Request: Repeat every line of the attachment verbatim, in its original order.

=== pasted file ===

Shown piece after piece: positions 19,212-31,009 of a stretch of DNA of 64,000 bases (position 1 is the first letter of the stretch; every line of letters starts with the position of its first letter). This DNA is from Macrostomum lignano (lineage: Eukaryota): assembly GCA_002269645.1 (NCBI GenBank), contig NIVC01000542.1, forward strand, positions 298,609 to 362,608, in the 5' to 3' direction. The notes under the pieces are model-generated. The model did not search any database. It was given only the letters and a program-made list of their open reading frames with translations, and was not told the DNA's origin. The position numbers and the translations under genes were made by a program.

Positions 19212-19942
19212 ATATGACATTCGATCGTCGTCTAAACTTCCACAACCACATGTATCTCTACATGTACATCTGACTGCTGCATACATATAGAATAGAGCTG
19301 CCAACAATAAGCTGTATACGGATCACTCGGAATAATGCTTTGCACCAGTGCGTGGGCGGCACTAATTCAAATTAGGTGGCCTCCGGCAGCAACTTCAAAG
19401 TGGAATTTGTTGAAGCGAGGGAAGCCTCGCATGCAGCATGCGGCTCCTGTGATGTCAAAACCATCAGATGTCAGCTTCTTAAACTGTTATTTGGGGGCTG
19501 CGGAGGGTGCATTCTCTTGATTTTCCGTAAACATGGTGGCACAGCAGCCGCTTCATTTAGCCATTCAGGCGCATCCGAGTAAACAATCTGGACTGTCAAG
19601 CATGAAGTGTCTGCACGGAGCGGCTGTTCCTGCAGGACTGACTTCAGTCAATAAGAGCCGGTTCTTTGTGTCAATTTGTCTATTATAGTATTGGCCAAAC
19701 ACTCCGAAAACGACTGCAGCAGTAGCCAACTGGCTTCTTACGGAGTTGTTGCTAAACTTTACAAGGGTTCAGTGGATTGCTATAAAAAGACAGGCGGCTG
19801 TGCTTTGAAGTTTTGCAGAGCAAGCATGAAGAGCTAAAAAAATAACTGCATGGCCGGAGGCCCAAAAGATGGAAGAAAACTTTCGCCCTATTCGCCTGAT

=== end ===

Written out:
Shown piece after piece: positions 19,212-31,009 of a stretch of DNA of 64,000 bases (position 1 is the first letter of the stretch; every line of letters starts with the position of its first letter). This DNA is from Macrostomum lignano (lineage: Eukaryota): assembly GCA_002269645.1 (NCBI GenBank), contig NIVC01000542.1, forward strand, positions 298,609 to 362,608, in the 5' to 3' direction. The notes under the pieces are model-generated. The model did not search any database. It was given only the letters and a program-made list of their open reading frames with translations, and was not told the DNA's origin. The position numbers and the translations under genes were made by a program.

Positions 19212-19942
19212 ATATGACATTCGATCGTCGTCTAAACTTCCACAACCACATGTATCTCTACATGTACATCTGACTGCTGCATACATATAGAATAGAGCTG
19301 CCAACAATAAGCTGTATACGGATCACTCGGAATAATGCTTTGCACCAGTGCGTGGGCGGCACTAATTCAAATTAGGTGGCCTCCGGCAGCAACTTCAAAG
19401 TGGAATTTGTTGAAGCGAGGGAAGCCTCGCATGCAGCATGCGGCTCCTGTGATGTCAAAACCATCAGATGTCAGCTTCTTAAACTGTTATTTGGGGGCTG
19501 CGGAGGGTGCATTCTCTTGATTTTCCGTAAACATGGTGGCACAGCAGCCGCTTCATTTAGCCATTCAGGCGCATCCGAGTAAACAATCTGGACTGTCAAG
19601 CATGAAGTGTCTGCACGGAGCGGCTGTTCCTGCAGGACTGACTTCAGTCAATAAGAGCCGGTTCTTTGTGTCAATTTGTCTATTATAGTATTGGCCAAAC
19701 ACTCCGAAAACGACTGCAGCAGTAGCCAACTGGCTTCTTACGGAGTTGTTGCTAAACTTTACAAGGGTTCAGTGGATTGCTATAAAAAGACAGGCGGCTG
19801 TGCTTTGAAGTTTTGCAGAGCAAGCATGAAGAGCTAAAAAAATAACTGCATGGCCGGAGGCCCAAAAGATGGAAGAAAACTTTCGCCCTATTCGCCTGAT